decided: November 18, 1981.
WILLIAM L. WARREN AND GAIL M. WARREN, HIS WIFE, APPELLANTS
COLLIER TOWNSHIP BOARD OF COMMISSIONERS, APPELLEE
Appeal from the Order of the Court of Common Pleas of Allegheny County in case of William L. Warren and Gail M. Warren, his wife v. Collier Township Board of Commissioners, No. SA 543 of 1980.
John B. Nicklas, Jr., with him Edward L. Kochuba, Jr., McCrady & Nicklas, and Michael T. Stubna, for appellants.
Michael B. Kaleugher, Rosenberg, Kirshner & Kaleugher, P.A., for appellee.
President Judge Crumlish, Jr. and Judges Rogers and Blatt, sitting as a panel of three. Opinion by Judge Rogers.
[ 62 Pa. Commw. Page 482]
This is the appeal of William and Gail Warren from an order of the Court of Common Pleas of Allegheny County affirming the denial by the Commissioners of Collier Township of the Warrens' conditional use zoning application.
The Warrens are the owners of a forty-two acre parcel of land in Collier Township on which they propose to build a single family detached dwelling and, adjacent to this dwelling, what is best described as a dioramic biblical exhibition consisting of thirty separate scenes dispersed over fifteen acres of the tract; each scene to encompass lifesize fibreglass replicas of biblical personnages, background material, a signboard on which is to be lettered a passage from scripture, and electronic apparatus to reproduce tape recorded inspirational music.*fn1 In their conditional use application the Warrens also proposed to erect certain
[ 62 Pa. Commw. Page 483]
improvements to accompany the biblical exhibition including an accessway with a cartway width of thirty feet, an automobile parking lot, a gravel walkway connecting the exhibits, a domestic water supply and an on-site sewage disposal system, and a "block building" for the dispensation of refreshments to patrons of the exhibit. Mr. Warren's description of the project, contained in his letter dated April 10, 1979 to the Collier Township Planning Commission is as follows:
To make way for off-the-road parking, the land next to the road will be excavated into a two to three tier parking facility. This should be able to hold approximately 200 to 250 cars. Shubbery [sic] will be put in to dress the lot.
Below the parking lot and inside the forest will be located the various scenes from the Bible. There will be 30 different scenes laid out about 70 feet apart. The scenes will depict events from both the Old and New Testament of the Bible. To further illustrate the scenes . . . each location will contain life like characters made out of fiber glass with very human characteristics. Background music will accompany each scene with a tape recording explaining the thought of the Biblical scene. Also located at each site will be a five to six foot rendition of a Bible with the scripture pertaining to the scene.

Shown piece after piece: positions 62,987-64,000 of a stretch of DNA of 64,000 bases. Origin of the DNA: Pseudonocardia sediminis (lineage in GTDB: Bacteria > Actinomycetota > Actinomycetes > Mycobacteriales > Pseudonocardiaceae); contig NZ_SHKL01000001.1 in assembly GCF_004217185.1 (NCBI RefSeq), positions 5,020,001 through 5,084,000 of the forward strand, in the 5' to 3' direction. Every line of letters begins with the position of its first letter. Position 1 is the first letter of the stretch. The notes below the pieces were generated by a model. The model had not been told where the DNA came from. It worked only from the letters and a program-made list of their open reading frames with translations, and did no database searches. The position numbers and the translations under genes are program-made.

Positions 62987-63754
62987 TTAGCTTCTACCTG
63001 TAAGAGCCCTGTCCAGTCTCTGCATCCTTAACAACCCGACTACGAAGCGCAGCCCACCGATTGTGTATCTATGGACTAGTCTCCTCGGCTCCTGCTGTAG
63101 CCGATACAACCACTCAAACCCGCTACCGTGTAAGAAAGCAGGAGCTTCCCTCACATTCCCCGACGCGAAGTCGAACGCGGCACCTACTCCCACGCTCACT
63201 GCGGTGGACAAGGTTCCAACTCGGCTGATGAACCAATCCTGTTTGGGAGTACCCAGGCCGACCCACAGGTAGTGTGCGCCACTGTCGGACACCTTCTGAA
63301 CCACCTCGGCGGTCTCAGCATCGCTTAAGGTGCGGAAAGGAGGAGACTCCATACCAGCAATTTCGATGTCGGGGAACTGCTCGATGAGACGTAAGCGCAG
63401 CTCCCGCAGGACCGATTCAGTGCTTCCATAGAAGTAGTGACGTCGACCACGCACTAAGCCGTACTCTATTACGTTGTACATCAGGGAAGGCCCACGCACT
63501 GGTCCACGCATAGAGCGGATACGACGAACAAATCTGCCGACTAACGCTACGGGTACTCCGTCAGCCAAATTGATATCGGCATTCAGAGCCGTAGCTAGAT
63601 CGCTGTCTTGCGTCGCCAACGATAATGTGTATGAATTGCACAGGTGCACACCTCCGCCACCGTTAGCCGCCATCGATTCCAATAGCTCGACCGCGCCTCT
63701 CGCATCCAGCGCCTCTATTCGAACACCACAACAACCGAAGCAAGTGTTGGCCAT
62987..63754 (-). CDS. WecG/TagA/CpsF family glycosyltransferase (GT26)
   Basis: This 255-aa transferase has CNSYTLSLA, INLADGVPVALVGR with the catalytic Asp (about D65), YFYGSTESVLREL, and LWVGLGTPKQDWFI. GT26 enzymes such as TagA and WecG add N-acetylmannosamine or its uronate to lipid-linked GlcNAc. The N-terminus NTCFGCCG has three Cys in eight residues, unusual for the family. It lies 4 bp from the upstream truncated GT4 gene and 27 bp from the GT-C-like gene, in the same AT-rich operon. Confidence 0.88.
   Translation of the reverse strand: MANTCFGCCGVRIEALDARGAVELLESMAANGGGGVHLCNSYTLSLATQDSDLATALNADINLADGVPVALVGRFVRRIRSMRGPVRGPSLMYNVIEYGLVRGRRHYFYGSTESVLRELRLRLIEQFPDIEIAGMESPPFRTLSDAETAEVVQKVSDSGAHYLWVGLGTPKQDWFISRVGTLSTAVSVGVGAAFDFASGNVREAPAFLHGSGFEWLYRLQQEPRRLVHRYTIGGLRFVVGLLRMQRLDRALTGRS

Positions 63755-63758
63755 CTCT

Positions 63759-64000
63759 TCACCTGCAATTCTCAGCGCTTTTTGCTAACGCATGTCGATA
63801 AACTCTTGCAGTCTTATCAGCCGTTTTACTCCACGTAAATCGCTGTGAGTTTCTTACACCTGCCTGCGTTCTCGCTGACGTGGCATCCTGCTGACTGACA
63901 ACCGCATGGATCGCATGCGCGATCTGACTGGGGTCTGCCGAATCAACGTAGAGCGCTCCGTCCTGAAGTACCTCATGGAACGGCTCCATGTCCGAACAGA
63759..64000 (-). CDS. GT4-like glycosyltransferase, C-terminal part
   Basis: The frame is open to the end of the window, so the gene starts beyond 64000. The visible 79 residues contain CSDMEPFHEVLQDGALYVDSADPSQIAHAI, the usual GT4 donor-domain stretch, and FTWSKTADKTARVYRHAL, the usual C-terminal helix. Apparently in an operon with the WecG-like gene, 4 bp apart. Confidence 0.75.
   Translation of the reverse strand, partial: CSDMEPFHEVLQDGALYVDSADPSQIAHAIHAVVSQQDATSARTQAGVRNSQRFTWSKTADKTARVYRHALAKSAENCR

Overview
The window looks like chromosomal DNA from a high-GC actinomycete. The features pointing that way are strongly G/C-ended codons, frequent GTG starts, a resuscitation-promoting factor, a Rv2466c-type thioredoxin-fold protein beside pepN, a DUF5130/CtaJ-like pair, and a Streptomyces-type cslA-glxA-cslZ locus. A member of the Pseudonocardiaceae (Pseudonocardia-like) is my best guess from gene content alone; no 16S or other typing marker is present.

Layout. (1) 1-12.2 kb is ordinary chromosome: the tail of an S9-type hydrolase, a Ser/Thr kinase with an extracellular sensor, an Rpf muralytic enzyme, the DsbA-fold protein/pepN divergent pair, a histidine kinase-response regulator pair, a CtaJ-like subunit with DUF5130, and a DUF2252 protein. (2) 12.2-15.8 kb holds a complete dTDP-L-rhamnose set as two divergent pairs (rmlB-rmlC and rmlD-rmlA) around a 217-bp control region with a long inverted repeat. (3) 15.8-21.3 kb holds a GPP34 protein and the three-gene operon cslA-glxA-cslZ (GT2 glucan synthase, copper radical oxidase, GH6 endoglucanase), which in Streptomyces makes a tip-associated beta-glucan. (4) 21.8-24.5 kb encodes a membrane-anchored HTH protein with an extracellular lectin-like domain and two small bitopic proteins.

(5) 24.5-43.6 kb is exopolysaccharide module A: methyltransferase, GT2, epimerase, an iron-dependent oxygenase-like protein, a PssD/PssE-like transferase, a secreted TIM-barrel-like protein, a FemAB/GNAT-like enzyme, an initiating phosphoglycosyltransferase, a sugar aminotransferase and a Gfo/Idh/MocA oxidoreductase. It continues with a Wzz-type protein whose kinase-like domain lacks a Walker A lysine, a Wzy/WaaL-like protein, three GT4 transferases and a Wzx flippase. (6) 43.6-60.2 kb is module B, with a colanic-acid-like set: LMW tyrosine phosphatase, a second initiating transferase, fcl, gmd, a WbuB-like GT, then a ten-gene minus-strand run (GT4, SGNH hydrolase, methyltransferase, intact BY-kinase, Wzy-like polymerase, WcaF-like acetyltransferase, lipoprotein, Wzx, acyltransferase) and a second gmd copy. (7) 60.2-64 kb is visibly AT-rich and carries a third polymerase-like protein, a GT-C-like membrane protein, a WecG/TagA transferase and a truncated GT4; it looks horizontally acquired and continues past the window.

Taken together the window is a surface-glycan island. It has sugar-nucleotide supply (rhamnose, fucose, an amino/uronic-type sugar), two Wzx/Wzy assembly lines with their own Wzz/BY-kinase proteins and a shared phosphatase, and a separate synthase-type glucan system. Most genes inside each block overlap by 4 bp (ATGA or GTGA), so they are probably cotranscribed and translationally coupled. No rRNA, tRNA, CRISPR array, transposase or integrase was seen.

A gravel pathway will be cut through the forest with the various Biblical scenes interspersed. The pathway will be cut to provide ease of walking and to enhance the beauty of the forest.
The retreat is nondenominational. And no one denomination is supported by the scripture being used.
[ 62 Pa. Commw. Page 484]
The Walk through the Bible takes approximately 1 1/2 hours. There will be a need of a restroom for the women and one for the men. I plan to put in a septic system if approved by the county and also meets your approval. Also needed would be a small block type building down by the forest for the enclosure of the central music center. This block building would be ideal also for a small refreshment stand of sodas and a light snack for those who hiked through the retreat. The stand is not totally needed but would provide some relief on hot summer days to travellers. And it would not be by the road down next to the forest.
The Board of Commissioners, by unanimous vote and following the recommendation of the Township Planning Commission, rejected the application insofar as it proposed the construction of a biblical exhibition. With regard to the Warrens' application to build a single family dwelling the Commissioners decided:
Since no plans or specifications have been submitted to the Township, the decision of the Board was also to reject the request for a single family house. Please note that if you desire to submit plans for a single family dwelling, the Board will be happy to consider your new application.*fn2